Monday, April 23, 2012

My Royal Enfield takes the old road once again

Old farm house remembers a time before housing busts.
Almost 700 miles in one day on a Royal Enfield motorcycle. That's the road trip Jeff Nordstrom described recently. Reading about it, I'm impressed, but not exactly jealous.

The 41,000-plus miles on the odometer of my 1999 Royal Enfield Bullet were racked up 25 at a time as I commuted to and from a job that disappeared in 2008. That's more than 800 round trips to work, night and day, rain or shine and mostly by the same route.

The other day I got back on the Bullet and rode our old route for the first time in four years.

I was headed in to my old place of work to help pack up the photo files there for a move. The newspaper is downsizing to a smaller office space.

The task was sad enough, but my real concern was what I would find on the way there.

My old route was on Orange Drive, possibly the last long stretch of "country road" left in Broward County, Florida. The housing bubble had only just popped in 2008, when I took my last ride. Condos, mansions and apartment developments had encroached on the cattle, fields and horse stables of Orange Drive.

I expected that the Recession might have slowed the pace of "improvements" to the old country road. But they were bound to have continued to take a toll.

Sure enough. Here and there I found earth moving equipment crawling over land that had once peaceably hosted cows.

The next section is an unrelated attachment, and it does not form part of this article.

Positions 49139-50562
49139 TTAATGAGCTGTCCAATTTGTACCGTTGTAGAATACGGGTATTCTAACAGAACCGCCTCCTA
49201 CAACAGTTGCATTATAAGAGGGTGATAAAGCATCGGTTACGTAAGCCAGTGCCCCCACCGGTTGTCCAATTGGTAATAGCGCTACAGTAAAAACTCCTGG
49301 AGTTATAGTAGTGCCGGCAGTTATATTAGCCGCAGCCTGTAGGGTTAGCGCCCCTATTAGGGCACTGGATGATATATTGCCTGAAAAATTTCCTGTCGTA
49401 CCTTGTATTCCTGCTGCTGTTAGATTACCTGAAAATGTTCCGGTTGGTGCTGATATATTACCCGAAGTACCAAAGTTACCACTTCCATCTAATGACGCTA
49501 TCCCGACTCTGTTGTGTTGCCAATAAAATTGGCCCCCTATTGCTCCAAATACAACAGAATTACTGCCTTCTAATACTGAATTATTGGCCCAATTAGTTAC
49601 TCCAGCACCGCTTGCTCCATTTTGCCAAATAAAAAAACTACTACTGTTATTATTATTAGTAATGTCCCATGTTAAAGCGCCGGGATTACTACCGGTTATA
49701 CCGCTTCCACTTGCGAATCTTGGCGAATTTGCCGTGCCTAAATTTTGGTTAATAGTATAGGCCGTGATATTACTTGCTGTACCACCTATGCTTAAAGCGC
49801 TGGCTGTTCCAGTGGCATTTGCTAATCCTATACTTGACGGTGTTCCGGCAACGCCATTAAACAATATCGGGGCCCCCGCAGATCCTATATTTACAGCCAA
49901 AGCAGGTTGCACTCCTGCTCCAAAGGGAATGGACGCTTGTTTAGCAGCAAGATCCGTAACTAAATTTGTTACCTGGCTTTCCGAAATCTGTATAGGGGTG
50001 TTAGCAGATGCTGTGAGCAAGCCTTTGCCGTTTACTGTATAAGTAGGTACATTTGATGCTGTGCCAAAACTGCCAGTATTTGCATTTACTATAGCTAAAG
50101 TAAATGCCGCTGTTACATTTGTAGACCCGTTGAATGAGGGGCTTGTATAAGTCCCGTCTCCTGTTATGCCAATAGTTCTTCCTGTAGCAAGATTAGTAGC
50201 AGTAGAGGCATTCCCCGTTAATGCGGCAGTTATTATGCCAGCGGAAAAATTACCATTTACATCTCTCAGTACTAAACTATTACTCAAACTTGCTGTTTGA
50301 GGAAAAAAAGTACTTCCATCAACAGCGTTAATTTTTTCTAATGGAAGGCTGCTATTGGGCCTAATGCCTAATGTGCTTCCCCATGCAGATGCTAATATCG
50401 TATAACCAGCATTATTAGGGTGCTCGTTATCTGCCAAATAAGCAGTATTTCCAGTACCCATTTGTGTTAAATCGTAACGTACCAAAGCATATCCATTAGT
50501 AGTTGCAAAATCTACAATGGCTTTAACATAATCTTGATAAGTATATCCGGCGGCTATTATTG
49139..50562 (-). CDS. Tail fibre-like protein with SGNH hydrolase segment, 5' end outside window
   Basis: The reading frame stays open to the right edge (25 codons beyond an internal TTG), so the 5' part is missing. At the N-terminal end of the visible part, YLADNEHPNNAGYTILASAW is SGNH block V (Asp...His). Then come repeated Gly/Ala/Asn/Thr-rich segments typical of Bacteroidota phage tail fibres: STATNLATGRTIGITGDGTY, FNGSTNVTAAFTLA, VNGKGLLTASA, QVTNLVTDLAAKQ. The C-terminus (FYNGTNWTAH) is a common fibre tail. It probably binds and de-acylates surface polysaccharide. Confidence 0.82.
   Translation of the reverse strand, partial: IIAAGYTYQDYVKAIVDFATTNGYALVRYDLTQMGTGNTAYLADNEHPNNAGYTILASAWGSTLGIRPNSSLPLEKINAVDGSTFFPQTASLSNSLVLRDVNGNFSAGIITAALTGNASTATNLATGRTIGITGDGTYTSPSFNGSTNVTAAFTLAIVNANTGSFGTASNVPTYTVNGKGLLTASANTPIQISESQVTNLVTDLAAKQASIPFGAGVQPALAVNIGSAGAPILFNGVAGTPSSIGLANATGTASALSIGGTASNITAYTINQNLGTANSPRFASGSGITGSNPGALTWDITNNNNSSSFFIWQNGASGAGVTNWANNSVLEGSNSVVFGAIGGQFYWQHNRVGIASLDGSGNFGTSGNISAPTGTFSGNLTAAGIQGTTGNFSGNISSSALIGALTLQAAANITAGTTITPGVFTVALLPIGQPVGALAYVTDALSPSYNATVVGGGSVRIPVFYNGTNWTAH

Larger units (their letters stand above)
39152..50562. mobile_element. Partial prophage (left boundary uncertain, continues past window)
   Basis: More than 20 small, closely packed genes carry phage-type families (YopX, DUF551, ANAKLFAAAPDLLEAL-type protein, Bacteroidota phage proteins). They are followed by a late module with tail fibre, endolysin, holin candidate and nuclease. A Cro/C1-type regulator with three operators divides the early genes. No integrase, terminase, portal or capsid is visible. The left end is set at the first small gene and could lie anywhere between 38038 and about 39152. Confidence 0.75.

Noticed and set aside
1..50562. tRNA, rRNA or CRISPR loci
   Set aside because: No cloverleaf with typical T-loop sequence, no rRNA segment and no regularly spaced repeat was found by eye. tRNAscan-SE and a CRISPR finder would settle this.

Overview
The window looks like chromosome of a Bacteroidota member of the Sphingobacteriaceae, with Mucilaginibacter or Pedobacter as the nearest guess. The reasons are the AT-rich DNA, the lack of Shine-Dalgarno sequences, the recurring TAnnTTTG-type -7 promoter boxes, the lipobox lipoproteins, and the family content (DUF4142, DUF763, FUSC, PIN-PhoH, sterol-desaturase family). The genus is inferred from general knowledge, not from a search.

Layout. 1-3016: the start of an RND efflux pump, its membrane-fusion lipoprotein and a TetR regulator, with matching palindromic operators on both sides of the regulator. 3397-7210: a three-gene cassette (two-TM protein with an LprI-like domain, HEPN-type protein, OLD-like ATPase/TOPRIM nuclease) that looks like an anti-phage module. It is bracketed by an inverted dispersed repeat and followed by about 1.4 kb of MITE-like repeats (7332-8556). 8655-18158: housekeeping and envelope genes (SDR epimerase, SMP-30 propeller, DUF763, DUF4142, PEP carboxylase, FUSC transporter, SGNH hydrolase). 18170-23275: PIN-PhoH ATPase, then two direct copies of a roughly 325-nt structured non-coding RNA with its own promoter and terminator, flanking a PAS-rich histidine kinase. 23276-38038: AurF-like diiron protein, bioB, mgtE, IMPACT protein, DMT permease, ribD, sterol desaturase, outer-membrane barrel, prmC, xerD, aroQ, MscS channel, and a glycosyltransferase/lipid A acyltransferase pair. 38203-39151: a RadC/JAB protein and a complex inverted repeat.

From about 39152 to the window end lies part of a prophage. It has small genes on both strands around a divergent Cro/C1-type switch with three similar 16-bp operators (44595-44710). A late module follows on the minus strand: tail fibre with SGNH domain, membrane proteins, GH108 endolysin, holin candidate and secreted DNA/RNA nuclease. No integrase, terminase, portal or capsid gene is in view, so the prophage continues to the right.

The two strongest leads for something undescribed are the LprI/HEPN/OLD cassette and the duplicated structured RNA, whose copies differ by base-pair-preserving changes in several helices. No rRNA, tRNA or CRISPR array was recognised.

I had my eye out for one particular landmark, an old farm house.

As the housing boom approached its precipice, one developer had convinced the town fathers to grant him concessions if he would agree to leave two historic farm buildings. Riding my motorcycle to work every morning, I watched as his bulldozers excavated the artificial lakes over which his community of mansions would glower.

But he left the two old buildings standing. One he converted into his sales office, adding new windows, air conditioning and a handicapped ramp, gradually turning it into a modern looking structure. Only someone watching day-by-day — a commuter like me — would have realized that a bit of history was being modernized out of sight.

The other building was too far gone to bring up to code. It seemed to crouch into a hole as the developer raised the level of land around it and then left it, hoping, probably, that termites, vandals or a hurricane would eventually bring it down. The old wooden farmhouse had different ideas.

There it was, I discovered on my recent ride, still standing although draped in vines.

The community of houses that was to have surrounded it is still no where to be seen. The developer had managed to put up one only model home before the crash put on the brakes. The model is still there, a lone mansion on an unlandscaped lot next to a raw hole filled with water that was to be a lake.

The old house, the Bullet and I might be outdated. But, for the moment, we're still standing.


  1. Poetry...we're driving from Panama City to Key West in May...East coast down,West coast back...maybe there will be a little bit of "Old Florida" left for us to see...Matt Law~

  2. Anonymous4/27/2012

    I worked in that area for many years and my motorcycle passed that same property many times. Griffin Road lies 100 yards to the south with 3 lanes each way and is very smooth but I take Orange Dr. every time.


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